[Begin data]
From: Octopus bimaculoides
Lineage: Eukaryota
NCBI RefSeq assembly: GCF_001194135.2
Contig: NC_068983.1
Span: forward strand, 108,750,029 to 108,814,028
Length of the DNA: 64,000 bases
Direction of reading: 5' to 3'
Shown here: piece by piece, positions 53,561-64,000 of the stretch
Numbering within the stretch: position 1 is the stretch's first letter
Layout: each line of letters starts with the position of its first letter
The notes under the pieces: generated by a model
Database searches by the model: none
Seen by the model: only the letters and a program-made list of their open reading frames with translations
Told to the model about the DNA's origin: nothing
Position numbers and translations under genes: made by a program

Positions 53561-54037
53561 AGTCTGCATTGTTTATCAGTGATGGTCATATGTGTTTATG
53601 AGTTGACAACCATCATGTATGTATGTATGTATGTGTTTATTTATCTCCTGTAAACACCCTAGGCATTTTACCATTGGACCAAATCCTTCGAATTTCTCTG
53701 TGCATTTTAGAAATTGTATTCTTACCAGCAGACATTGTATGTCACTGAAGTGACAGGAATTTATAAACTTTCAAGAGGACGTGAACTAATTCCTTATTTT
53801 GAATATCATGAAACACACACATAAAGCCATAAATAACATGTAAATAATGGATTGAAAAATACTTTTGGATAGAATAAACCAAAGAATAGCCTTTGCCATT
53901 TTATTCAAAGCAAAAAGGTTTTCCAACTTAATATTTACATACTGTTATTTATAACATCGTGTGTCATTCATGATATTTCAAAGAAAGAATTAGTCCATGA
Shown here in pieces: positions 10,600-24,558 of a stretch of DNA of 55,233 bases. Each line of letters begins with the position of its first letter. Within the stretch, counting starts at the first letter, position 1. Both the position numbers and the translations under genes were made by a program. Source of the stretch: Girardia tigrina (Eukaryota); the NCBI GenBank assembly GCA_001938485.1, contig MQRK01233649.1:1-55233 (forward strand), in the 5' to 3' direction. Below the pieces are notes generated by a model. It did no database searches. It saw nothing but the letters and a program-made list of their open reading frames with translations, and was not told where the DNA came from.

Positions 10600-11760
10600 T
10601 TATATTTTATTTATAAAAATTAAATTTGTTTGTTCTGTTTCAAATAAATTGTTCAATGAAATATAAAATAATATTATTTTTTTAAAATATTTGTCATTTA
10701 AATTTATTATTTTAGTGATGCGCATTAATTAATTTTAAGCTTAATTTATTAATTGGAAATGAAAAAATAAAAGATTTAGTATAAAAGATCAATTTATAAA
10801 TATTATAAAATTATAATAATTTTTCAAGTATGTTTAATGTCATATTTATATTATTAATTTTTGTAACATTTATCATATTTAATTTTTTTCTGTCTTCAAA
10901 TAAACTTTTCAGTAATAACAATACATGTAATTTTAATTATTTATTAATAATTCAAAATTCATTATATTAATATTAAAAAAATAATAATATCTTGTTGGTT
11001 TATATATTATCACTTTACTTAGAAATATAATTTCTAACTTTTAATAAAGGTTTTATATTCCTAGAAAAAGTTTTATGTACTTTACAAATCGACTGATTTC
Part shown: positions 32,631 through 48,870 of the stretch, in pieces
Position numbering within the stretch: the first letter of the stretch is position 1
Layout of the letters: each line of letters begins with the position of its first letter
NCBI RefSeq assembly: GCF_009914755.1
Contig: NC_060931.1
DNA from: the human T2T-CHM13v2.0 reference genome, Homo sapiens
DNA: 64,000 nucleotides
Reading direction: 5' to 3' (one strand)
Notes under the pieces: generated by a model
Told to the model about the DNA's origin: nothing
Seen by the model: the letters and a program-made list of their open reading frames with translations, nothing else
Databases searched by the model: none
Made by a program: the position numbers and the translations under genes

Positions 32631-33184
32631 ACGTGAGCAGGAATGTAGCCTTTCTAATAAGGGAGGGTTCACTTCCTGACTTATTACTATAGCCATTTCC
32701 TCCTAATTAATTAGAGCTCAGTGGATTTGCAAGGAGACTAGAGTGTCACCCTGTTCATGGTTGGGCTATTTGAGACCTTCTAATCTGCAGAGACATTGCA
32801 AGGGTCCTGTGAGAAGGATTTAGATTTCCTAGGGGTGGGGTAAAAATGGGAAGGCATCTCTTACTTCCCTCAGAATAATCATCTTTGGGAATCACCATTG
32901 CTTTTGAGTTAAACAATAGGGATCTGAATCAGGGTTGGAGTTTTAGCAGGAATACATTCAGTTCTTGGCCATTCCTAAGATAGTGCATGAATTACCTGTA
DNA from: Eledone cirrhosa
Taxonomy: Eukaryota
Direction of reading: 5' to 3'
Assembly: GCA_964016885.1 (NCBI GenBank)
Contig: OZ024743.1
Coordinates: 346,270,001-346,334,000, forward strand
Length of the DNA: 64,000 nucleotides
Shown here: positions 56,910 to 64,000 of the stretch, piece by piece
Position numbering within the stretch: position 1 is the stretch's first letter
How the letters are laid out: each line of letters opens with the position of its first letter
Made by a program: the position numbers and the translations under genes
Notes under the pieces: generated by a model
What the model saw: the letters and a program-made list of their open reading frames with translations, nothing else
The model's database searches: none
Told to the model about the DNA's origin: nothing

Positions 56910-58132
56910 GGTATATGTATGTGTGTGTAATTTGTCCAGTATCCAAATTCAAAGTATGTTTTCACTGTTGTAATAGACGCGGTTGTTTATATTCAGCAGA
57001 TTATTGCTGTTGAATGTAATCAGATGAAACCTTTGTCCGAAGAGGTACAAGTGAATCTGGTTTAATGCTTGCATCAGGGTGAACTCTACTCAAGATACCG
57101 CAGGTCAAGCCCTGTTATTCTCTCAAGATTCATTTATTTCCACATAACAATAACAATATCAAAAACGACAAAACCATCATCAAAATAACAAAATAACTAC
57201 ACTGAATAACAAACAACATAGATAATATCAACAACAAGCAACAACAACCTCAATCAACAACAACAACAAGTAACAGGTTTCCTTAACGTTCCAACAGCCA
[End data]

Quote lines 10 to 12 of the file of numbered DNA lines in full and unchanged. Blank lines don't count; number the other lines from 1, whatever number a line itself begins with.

Layout: each line of letters starts with the position of its first letter
The notes under the pieces: generated by a model
Database searches by the model: none